This Article proposes a solution to resolve the legal issues that arise from the disposition of eggs, zygotes, and sperm upon divorce or death. I address two overlapping issues in family law and trusts and estates law: (1) whether the partner seeking procreation may use gametic material over the objections of the other partner and (2) how should the use of donated, willed, or marital gametic material affect the legal determination of parenthood?
In family law cases, courts generally rule in favor of the person seeking to avoid procreation, regardless of any evidence as to the intent of the parties. In trusts and estates cases, however, courts typically attempt to ascertain the testator’s intent. In both contexts, courts, as well as legislatures and scholarly commentary, emphasize biology and genetic connection.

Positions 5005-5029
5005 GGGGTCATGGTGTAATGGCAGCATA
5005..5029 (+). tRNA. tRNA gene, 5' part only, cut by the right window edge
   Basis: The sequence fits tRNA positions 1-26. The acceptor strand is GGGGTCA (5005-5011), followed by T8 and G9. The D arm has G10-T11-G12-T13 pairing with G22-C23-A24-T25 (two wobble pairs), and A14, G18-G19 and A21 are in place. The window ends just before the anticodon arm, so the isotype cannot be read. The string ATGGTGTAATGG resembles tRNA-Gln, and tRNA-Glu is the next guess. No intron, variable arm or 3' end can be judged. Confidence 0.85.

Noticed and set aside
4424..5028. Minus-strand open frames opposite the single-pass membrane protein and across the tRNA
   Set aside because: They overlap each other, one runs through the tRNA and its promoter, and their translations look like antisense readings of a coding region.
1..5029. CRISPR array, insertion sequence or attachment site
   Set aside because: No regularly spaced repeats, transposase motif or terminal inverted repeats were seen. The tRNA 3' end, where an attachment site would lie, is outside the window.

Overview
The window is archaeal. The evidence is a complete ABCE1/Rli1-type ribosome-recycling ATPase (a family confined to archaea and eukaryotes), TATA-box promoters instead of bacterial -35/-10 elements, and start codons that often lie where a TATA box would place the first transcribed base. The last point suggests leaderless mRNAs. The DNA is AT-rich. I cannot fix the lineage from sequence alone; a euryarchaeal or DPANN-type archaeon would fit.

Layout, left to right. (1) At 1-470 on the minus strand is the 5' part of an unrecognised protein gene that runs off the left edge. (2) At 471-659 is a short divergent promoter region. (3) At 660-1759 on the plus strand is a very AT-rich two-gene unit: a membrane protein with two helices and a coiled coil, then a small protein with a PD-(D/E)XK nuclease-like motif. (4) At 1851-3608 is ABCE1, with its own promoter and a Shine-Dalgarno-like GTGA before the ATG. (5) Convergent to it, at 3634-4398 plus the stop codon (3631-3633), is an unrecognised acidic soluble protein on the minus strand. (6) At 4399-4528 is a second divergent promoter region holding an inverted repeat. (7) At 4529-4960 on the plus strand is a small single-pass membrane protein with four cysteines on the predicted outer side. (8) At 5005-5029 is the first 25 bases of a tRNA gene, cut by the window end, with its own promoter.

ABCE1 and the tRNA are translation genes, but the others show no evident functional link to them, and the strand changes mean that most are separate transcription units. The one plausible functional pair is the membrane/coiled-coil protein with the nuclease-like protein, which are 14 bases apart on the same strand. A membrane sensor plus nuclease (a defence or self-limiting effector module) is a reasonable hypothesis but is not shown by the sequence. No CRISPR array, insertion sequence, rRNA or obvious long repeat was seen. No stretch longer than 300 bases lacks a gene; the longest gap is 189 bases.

This Article proposes a solution that respects both biology and intent by addressing the competing rights of avoiding and allowing procreation. Specifically, I argue that courts must “break the link” between biological and social parenthood when deciding cases that involve issues of family law and trusts and estates law.
GW Paper Series
GWU Legal Studies Research Paper No. 2012-98, GWU Law School Public Law Research Paper No. 2012-98
Naomi Cahn, Parenthood, Genes, and Gametes: The Family Law and Trusts and Estates Perspectives, 32 U. MEM. L. REV. 563 (2002).